There has been some recent reporting on a new lawsuit filed in the Superior Court of California in Santa Clara County related to alleged censorship and surveillance of U.S. users on WeChat. Jeanne Whalen of the Washington Post (“California plaintiffs sue Chinese tech giant Tencent, alleging WeChat app is censoring and surveilling them“) explains:

A group of California plaintiffs has filed a lawsuit against Chinese tech giant Tencent in state court, alleging that the company’s WeChat mobile app has censored and surveilled them and shared their data with Chinese authorities.

Edvard Patterson of Bloomberg wrote about the lawsuit on January 11 (“California WeChat Users Sue Tencent Over Fear of Chinese Censors“):

Citizen Power Initiatives for China, a group promoting transition to Democracy in China, and six anonymous WeChat users said comments made using WeChat that can be perceived as critical of the Chinese government have led to the users’ accounts being frozen, causing them to be cut of from friends and relatives in China as well as their business clients in the U.S.

Whalen wrote about the broader issues in this case on January 7 (“Chinese censorship invades the U.S. via WeChat“).

The Citizen Power Initiatives for China press release about the lawsuit is here. It states in part:

Citizen Power Initiatives for China (“CPIFC”) filed a lawsuit today in the Superior Court for the State of California, Santa Clara County, alleging that the censorship and surveillance practices and policies of WeChat, the dominant social media and payments application in the Chinese-speaking world, violates numerous aspects of California law. Joining the lawsuit are six California WeChat users who have suffered significant financial, emotional, and psychological harm as a result of those practices and policies. The lawsuit asks the court to declare that the challenged practices and policies are unlawful under California law, issue an injunction against them, and to order that defendants pay damages for the harms they caused. The defendants are Tencent America LLC and Tencent International Service. Ltd.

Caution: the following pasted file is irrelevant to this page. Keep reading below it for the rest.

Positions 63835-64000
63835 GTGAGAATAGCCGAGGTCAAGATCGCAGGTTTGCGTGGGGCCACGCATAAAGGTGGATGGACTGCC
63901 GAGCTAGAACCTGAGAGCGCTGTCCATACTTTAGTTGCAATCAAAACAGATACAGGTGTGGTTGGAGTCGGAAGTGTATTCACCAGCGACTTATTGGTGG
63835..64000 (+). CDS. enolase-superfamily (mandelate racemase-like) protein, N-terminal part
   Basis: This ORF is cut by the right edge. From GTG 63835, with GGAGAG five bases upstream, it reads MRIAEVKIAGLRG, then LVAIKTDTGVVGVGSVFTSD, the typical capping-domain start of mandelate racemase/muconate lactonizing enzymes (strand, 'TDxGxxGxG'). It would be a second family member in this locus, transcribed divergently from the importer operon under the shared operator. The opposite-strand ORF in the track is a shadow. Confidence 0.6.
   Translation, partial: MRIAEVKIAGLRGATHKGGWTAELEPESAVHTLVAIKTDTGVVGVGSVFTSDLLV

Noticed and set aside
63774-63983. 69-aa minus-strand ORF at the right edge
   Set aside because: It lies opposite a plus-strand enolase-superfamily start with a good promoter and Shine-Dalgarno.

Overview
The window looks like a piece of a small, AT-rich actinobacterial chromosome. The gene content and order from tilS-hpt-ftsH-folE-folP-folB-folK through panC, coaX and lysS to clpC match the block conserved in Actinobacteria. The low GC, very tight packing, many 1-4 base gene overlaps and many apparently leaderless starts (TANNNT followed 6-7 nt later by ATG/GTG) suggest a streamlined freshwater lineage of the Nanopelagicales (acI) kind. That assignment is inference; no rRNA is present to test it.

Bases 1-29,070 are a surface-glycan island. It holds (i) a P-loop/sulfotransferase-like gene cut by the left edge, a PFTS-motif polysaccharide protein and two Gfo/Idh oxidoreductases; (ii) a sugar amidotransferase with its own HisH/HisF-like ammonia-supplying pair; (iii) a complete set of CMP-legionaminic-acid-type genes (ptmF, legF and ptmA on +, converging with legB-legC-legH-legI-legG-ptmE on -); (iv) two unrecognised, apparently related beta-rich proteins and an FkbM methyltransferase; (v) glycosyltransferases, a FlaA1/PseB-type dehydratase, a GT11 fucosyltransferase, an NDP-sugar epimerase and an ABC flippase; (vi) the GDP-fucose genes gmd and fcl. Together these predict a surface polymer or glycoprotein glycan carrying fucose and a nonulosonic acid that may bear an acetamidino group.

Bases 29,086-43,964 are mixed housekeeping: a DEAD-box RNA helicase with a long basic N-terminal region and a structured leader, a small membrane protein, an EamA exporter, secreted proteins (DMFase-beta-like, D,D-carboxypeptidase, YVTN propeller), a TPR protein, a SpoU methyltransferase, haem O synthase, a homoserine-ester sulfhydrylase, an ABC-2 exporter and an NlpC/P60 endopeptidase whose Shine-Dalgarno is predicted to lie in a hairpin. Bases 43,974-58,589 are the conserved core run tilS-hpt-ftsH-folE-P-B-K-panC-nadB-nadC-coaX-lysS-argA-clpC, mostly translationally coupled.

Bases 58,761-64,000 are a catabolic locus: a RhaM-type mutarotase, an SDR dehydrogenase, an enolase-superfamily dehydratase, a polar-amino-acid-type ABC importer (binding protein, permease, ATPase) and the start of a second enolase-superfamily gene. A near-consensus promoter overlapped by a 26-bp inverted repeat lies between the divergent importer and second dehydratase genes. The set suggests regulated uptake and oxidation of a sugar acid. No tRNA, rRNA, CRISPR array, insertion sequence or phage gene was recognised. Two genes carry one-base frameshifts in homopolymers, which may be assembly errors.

The lawsuit is the product of a nearly year-long investigation by CPIFC and its attorneys, which included interviews with hundreds of WeChat users in the United States. It was inspired by outrage felt across the Chinese-speaking world over the role censorship and surveillance on WeChat played in exacerbating the coronavirus outbreak in Wuhan, as well as outrage felt by many U.S. WeChat users over their seeming inability to communicate over WeChat free of such censorship and surveillance, even in the United States.

The complaint itself is on the Washington Post website here. Here is an excerpt:

1. One out of approximately every six people in the world speaks Chinese. WeChat, a messaging-and-payments mobile application offered by Tencent (and which is sometimes used herein synonymously with the term WeChat), holds an effective monopoly on how the inhabitants of that world communicate with each other electronically. This case is about the portion of that world that uses WeChat in California (“California WeChat users”). California WeChat users are also referred to herein as the “Class.”

2. This case arises from Tencent’s practices of profiting from politically motivated, pro-Chinese Communist Party (“CCP”) censorship and surveillance of California WeChat users (“challenged practices”), which includes the practice of turning over private user data and communications to the government of the People’s Republic of China (“PRC government,” and, together with the CCP, the “Party-state”), and which inflicts an array of harms. Specifically, the challenged practices include Tencent’s practices of: (i) turning over private California WeChat user data and communications to the Party-state; (ii) profiting by using California WeChat user data and communications to improve Tencent’s censorship and surveillance algorithms; (iii) censoring and surveilling California WeChat user communications for content perceived as critical of the Party-state; (iv) suspending, blocking, or deleting California WeChat user accounts and/or data over such content; and (v) prohibiting California WeChat users from withdrawing funds stored in their WeChat accounts when those users do not possess an account with a PRC financial institution subject to monitoring by the Party-state.